The 0.25 percentage points rise of US Federal Reserve rates is unlikely to be pronounced on the Kenyan economy, the Treasury and financial analysts say.
Kenya is among the emerging economies which have benefited from inflows of capital from the US over the past six years, due to both the near-zero interest rates and quantitative easing instituted to help the US economy recover from the global financial crisis of 2008.
Treasury secretary Henry Rotich said the short-term inflows into Kenya from abroad are not large enough to shock the economy if the Fed action were to spark a reverse flow to the US.
Some financial analysts also said the markets have probably factored in the long anticipated event.
“We don’t expect much impact from the Fed action. Our economy doesn’t get a lot of short-term foreign cash inflows, so we expect any impact to be limited. The inflows we receive are not large enough to cause a major swing after a Fed action,” said Mr Rotich, while addressing the media during the International Monetary Fund (IMF) delegation visit to Nairobi this week.
A report released last week by the Institute of Chartered Accountants in England and Wales (ICAEW) however indicated that Kenya’s widening current account deficit and private sector dependence on debt have left the economy vulnerable to shock after the US rate increase.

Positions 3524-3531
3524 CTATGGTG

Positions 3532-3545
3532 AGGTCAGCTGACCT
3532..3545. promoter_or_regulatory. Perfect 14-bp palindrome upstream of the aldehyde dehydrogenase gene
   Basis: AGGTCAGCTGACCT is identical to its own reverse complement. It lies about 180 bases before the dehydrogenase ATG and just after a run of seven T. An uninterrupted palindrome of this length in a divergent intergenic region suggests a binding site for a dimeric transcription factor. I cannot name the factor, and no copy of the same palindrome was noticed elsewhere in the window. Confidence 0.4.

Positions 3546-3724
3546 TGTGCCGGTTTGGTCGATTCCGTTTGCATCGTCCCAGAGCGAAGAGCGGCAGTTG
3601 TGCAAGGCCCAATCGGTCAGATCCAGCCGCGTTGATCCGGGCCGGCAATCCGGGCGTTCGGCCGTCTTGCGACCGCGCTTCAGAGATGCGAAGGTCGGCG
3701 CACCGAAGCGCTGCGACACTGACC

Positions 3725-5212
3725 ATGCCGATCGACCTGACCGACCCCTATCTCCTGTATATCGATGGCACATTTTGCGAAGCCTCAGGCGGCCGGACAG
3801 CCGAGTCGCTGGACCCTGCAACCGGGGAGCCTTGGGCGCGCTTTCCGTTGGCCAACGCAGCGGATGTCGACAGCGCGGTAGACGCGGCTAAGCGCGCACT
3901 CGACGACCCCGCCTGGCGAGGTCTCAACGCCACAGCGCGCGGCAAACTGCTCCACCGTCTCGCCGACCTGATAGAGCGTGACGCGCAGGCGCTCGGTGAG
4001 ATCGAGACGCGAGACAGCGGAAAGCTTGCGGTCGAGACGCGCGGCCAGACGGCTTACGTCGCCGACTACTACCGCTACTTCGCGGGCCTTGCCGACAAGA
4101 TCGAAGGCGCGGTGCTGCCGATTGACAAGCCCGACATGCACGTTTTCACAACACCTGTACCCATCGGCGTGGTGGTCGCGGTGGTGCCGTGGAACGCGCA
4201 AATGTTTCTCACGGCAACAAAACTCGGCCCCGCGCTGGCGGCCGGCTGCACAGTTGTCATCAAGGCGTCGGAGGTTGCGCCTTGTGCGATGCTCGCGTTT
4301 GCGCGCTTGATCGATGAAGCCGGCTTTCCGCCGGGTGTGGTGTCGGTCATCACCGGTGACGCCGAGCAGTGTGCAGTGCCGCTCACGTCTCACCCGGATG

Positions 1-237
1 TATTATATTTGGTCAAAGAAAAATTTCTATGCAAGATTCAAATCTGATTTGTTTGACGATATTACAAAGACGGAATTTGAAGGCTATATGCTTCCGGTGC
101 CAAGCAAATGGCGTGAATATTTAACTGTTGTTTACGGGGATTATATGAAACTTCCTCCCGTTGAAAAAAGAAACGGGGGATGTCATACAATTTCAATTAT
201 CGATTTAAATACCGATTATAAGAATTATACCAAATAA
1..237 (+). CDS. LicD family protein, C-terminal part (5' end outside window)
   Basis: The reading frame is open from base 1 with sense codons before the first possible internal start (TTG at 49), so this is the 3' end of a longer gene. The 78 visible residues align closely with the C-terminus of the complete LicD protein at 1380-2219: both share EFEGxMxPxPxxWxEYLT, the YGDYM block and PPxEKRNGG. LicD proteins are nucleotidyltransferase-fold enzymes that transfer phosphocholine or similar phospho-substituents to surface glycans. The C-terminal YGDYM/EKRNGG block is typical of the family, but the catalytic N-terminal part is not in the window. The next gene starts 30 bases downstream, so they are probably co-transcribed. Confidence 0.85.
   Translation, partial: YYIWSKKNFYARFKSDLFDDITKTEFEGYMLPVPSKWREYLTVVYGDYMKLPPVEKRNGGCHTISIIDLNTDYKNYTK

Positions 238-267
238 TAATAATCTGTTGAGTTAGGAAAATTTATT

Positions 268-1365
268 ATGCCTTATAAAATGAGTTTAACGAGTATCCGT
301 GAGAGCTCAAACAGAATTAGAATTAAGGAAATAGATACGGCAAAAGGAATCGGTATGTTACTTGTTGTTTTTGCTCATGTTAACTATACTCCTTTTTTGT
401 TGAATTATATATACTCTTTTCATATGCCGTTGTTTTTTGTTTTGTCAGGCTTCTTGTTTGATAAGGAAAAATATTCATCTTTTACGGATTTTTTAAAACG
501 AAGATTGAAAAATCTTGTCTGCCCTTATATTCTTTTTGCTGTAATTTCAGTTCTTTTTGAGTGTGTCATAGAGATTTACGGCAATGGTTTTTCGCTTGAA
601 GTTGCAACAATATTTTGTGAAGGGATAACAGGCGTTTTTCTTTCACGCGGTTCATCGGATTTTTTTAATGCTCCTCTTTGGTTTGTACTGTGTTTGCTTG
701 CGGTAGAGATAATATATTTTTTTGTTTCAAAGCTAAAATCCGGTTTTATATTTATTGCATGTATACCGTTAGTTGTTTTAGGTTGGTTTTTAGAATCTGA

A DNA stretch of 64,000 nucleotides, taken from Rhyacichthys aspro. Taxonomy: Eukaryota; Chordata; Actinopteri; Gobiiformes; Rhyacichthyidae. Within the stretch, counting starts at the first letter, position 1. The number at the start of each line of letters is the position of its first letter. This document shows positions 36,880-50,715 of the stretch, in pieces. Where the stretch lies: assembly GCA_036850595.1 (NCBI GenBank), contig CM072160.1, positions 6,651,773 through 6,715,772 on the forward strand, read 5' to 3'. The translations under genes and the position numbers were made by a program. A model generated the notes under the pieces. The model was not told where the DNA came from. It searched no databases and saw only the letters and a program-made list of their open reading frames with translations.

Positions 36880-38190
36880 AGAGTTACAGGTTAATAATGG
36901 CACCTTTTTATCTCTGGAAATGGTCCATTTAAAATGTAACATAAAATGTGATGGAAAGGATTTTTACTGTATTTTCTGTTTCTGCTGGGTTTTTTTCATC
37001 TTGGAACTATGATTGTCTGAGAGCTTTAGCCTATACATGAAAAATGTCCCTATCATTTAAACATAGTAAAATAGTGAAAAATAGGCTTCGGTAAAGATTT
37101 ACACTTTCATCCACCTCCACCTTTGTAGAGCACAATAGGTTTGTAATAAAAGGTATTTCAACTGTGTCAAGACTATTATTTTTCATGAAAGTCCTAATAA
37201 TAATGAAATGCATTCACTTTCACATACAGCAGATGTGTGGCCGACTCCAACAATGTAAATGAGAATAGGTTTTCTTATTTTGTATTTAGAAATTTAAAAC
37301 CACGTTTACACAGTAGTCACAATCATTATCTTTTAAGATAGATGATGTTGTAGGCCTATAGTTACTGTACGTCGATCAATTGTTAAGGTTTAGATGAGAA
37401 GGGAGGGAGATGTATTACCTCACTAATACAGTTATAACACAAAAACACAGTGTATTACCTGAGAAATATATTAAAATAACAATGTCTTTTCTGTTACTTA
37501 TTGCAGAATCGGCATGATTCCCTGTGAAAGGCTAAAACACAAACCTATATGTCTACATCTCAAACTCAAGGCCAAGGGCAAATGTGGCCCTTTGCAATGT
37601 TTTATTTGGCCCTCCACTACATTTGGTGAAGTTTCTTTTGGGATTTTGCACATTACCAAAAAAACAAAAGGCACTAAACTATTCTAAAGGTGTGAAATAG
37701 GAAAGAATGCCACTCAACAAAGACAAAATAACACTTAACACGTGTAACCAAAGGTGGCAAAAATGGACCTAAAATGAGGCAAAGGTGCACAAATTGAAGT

A stronger dollar would make payment of Kenya’s foreign debt and import bill more expensive.
Analysts are now keeping an eye on the shilling exchange rate to the dollar as well as the yields in the fixed income market.
The shilling has only recently stabilised at the 102 level after experiencing volatility in the middle of the year.
“The shilling may weaken, as investors put their money in the US markets creating demand for US dollars and raising its value. Luckily the shilling has already had its worst, I do not see it reacting drastically. Furthermore, the Fed rate rise by 0.25 per cent was long anticipated and the markets may have already factored that,” said University of Nairobi economics lecturer XN Iraki.
Come under pressure
Forex traders yesterday said there was some downward pressure on the shilling in early trading, which saw the currency weaken to the dollar by 10 cents to exchange at 102.50.
Central banks especially in emerging markets are now likely to come under pressure to raise their own rates to retain the competitiveness of their markets following the Fed action.
The Central Bank of Kenya has held the base lending rate steady at 11.5 per cent since September.
In the intervening period, Treasury bill rates climbed as high as 22.5 per cent in October before coming back down to the 9.5 to 12.5 per cent range. Analysts say that the US action is however likely to push investors to demand higher rates for new lending to government.
“Yields are also likely to face upward pressure particularly in the first quarters as emerging market peers compete to remain competitive despite the rate rise in the US,” said Genghis Capital fixed income analyst Vinita Kotedia.
The equities market is a major beneficiary of foreign inflows, which helped fuel a three-year bull run at the Nairobi Securities Exchange between 2012 and 2014.
Recent months have seen more foreign outflows than inflows, with foreign investors holding a net outflow position of Sh1.14 billion for the 11 months to November.
Analysts say that the current bearish run in the market combined with the prospect of higher returns in the safer haven of the US market might push more investors to the exit.